and Memory Problems
Dementia is the loss of memory and other
cognitive abilities. Alzheimers Disease is the most common cause, and the most
feared. However, dementia can be due to a number of causes, including various diseases and
Some of these other causes can be treated, or at least the progression
can be minimized, so it is important to get a complete evaluation of the problem. If you
are concerned about dementia, we encourage you to get a thorough medical evaluation and to
consider psychological or neuropsychological testing of your memory and cognitive
You also should be aware that older people can show sudden declines in
memory, attention, and other cognitive abilities as a result of even minor infections,
like a cold. Again, it is worth having a medical checkup whenever you see a decline in
mental abilities. This is true even when someone is known to have dementia, because their
condition can get much worse during the illness, and improve when the illness is cured.
Two other conditions are worth mentioning, as well. One is delirium,
which is a state of acute mental confusion and disorientation. It can occur as a result of
strokes, as a side effect of some medicines, and from other medical conditions. It is
essential that you obtain prompt medical care if delirium occurs.
The other condition is depression. Severe depression can lead to
changes in concentration and memory that look very similar to dementia. A skilled
diagnostician can often differentiate these two conditions so that appropriate treatment
can be offered.
Note that some weakening of memory and learning is expected as you get
older, but this should not be significant enough to interfere with your ability to work,
take care of yourself, meet your responsibilities, or be socially involved.
In the sections below,
we talk about the symptoms of dementia and the role of psychologists in diagnosis and
Symptoms of Dementia
characterized by symptoms like the following:
- Significant problems with learning new information or remembering information from the
past (sometimes long-ago memories are intact, but you cant remember what you had for
- Repeating the same information over and over, or asking the same questions, because you
dont remember you just did it.
- Forgetfulness, like leaving the stove on and forgetting there is something cooking on
- Getting lost in familiar settings.
- Describing events that did not happen or giving explanations that are not true, not
because of any intent to deceive, but because you are automatically filling in memory gaps
you dont even know you have. This is called confabulation.
- Processing information much more slowly than in the past, or being unable to manage
tasks that you could do before (like evaluating a hand of cards).
- Loss of ability to plan ahead or organize activities.
- Loss of ability to understand general concepts; a tendency to become concrete and see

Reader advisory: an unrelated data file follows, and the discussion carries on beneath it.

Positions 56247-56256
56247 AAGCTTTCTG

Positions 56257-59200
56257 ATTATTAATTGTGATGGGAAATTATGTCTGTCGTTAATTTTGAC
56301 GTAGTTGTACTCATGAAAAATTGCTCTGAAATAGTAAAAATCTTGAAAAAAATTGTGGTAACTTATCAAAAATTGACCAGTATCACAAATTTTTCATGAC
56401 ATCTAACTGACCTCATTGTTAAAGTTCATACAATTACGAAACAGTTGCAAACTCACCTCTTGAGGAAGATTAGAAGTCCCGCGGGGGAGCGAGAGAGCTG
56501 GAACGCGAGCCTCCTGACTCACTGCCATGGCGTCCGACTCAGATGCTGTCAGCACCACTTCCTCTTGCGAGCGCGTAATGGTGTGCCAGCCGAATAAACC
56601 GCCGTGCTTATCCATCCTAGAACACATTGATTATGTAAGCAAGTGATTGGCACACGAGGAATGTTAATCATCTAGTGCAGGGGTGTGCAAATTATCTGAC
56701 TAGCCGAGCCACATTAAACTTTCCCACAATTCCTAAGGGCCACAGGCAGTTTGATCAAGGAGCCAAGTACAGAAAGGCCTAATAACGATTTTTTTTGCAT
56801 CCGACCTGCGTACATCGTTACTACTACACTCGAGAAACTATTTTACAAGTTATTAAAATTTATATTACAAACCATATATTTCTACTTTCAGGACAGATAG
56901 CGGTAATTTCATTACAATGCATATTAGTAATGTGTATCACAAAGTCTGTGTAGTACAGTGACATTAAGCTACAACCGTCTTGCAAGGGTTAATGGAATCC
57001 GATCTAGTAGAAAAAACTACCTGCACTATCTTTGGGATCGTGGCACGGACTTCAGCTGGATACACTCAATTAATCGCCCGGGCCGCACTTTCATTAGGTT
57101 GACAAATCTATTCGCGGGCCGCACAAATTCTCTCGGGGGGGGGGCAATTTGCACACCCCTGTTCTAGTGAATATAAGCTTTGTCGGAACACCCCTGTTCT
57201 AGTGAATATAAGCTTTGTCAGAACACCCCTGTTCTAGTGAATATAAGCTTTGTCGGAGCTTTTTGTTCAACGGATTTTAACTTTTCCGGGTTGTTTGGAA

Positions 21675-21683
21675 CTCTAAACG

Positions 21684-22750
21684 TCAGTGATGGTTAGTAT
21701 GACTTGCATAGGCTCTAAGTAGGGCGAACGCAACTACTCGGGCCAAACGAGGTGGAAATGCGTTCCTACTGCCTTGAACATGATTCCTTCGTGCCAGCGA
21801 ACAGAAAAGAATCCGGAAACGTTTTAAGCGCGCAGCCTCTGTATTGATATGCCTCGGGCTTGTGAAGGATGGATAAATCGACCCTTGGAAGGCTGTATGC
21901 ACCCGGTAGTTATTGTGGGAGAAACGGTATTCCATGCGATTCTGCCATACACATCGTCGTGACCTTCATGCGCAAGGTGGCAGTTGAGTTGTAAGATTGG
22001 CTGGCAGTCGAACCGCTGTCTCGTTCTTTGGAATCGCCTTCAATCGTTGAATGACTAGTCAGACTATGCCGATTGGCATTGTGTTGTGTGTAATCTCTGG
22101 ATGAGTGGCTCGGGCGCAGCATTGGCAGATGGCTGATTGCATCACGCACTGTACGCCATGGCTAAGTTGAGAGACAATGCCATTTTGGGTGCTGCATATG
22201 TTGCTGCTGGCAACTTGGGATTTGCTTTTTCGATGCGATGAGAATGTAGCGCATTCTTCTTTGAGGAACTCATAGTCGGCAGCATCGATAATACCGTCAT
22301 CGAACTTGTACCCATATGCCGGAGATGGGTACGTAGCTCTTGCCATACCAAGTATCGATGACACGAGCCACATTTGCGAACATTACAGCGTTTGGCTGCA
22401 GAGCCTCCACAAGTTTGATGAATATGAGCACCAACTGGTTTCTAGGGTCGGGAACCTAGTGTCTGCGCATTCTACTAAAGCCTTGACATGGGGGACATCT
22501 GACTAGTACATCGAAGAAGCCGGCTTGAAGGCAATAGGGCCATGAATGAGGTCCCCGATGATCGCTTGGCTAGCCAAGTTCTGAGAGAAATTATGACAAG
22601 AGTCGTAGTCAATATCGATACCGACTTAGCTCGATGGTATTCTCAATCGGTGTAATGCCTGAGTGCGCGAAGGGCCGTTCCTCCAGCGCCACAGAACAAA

things only in terms of specific examples rather than broader categories.
- Difficulties with expressive language, finding words, misusing words, misnaming things,
- Difficulties with understanding language.
- Difficulties in performing motor tasks, like dressing yourself (not due to physical
- Difficulties with recognizing familiar objects or people.
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The Role of the Psychologist
can be essential in making the diagnosis of dementia. It is worth noting that 10-15% of
people diagnosed with Alzheimer's Disease do not have it. They may have another form of
dementia (perhaps one that can be treated), or they might be suffering from depression,
which can mimic dementia.
The psychologist uses standardized tests of intellectual functioning
and memory abilities, along with the clinical history and other measures, to assess for
cognitive losses and to rule out disorders like depression. Sometimes, periodic
reassessment can be useful to track the progress of the dementia.
When there is a strong family history of dementia, it can be useful to
obtain baseline testing before any problems develop. This can be used later for
comparison, if necessary, in order to see the extent of deterioration.
A neuropsychologist can offer an even broader assessment of cognitive
functioning and can pinpoint specific deficits more precisely. The neuropsychologist can
do the entire assessment, or can build on the evaluation done by the clinical
The psychologist can
services for the person with dementia, including support and ideas for managing the memory problems (e.g., using
notes, keeping familiar objects in sight). Also, the psychologist can help the person
adjust to the losses they face and assist with any depression that develops secondary to
In addition, the psychologist can provide support for the caregivers in the family. No matter how much you love your
elderly parent, the role of caregiver is very stressful, emotionally painful, and often
thankless. It can be helpful to have a place where you can express your feelings, your
frustrations, and your questions.
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